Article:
The Great Blue Hope
I wrote a little while ago about the ‘common ground’ in British society uncovered by a Labour Party listening exercise. It found that Brits wanted
“tough on crime (and to hell with the causes), a preference for money to be spent in the UK’s roads and schools before those of India or Nigeria, a crackdown on benefit cheats and lazy arses who don’t want to work, and a strong desire to see the NHS and school system work properly. Add in a little mild xenophobia towards the continental Europeans and a visceral loathing of MPs and bankers”
I went on to say
“For all the fuss about ‘Blue Labour’, there is only so far Labour can move towards this common ground without breaking apart”
It seems that I overestimated how far Labour could move in this direction. This week Maurice Glasman, the guru behind ‘Blue Labour’, gave an interview to the Telegraph in which has said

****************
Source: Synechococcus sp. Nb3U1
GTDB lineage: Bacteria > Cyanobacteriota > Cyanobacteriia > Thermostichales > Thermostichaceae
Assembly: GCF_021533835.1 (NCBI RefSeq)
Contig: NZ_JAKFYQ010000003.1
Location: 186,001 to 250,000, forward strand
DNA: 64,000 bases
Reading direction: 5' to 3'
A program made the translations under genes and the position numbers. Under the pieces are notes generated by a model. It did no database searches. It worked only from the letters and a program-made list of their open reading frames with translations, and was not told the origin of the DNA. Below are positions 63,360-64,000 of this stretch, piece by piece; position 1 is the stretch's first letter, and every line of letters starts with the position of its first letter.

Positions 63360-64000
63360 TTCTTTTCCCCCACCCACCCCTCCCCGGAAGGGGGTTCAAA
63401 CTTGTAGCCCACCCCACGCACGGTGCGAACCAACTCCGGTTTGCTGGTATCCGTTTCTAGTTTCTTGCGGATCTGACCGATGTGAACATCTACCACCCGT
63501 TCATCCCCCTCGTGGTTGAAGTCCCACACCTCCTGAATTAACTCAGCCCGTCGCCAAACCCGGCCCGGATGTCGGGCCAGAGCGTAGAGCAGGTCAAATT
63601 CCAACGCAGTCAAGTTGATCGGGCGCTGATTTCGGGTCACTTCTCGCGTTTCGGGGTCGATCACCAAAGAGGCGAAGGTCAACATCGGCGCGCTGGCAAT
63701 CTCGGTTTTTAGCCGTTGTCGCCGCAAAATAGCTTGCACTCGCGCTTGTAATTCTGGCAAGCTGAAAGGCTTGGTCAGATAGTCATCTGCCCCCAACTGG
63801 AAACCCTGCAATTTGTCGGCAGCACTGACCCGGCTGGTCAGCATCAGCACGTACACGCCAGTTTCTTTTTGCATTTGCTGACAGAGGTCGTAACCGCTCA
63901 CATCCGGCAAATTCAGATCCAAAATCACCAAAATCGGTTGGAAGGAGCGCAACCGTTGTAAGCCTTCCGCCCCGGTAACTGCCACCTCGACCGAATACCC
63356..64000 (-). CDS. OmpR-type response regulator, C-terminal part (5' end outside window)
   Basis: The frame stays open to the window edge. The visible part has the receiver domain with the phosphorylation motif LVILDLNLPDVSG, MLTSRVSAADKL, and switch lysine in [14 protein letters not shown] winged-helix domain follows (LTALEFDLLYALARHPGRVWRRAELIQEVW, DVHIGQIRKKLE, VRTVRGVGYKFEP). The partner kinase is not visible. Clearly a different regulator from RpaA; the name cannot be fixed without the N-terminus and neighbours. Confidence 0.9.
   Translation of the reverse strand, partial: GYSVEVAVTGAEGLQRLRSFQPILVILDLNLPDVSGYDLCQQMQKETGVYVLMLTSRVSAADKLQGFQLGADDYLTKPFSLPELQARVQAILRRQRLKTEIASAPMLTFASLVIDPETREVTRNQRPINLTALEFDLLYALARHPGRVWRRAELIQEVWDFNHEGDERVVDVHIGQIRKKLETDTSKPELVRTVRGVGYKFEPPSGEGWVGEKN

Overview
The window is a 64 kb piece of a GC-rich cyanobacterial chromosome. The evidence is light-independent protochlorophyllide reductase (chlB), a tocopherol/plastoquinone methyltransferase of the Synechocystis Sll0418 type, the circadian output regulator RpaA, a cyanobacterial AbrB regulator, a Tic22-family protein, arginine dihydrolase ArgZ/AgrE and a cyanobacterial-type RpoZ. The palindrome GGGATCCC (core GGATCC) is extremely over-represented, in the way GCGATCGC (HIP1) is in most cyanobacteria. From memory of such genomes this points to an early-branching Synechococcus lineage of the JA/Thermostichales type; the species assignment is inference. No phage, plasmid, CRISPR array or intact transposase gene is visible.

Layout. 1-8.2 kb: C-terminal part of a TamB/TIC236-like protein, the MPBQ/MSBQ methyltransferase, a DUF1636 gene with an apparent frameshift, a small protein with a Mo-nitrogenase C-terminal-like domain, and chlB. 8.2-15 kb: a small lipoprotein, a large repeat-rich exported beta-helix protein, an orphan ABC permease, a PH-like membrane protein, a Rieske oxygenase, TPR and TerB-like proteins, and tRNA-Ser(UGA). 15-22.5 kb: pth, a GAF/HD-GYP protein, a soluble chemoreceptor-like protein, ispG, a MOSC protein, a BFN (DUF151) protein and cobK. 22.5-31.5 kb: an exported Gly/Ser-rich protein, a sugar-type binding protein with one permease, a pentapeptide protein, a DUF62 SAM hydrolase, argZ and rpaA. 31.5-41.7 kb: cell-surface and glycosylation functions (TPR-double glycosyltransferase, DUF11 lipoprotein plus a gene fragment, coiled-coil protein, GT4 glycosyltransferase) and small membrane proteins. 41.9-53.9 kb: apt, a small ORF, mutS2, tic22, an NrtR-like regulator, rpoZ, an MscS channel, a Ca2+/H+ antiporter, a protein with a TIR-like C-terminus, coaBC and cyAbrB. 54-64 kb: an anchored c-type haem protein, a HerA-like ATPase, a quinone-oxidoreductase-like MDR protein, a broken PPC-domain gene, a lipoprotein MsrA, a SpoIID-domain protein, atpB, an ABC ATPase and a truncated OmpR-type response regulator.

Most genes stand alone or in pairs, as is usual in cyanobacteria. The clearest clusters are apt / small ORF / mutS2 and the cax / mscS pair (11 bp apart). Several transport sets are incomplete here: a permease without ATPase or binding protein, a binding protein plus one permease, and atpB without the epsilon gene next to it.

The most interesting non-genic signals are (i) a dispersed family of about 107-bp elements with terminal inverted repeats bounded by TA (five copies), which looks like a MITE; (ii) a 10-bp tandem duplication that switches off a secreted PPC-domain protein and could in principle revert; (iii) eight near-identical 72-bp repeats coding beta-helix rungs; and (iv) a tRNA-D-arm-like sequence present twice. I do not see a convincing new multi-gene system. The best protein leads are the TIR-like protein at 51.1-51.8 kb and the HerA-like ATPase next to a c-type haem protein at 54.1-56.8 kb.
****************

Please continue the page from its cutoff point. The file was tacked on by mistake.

“We’ve got to re-interrogate our relationship with the EU on the movement of labour…Britain is not an outpost of the UN. We have to put the people in this country first. The EU has gone from being a sort of pig farm-subsidised bloc to the free movement of labour and capital.”
He went on to say
“We should be more generous and friendly in receiving those [few] who are needed. To be more generous, we have to draw the line.”
All sensible stuff and well in tune with what the Labour party’s listening exercise told them about the feeling of the British people.
But on the issue of immigration Labour remains firmly wedded to the principle of the open door. As reported in the New Statesman today Blue Labour is about to be “effectively disbanded” for Glasman’s heresy over immigration.
So, already, we have found just how far Labour are prepared to go to meet the British people and it isn’t very far. They should listen when Glasman says of the public and Labour “They’re in the right place — it’s us who are not”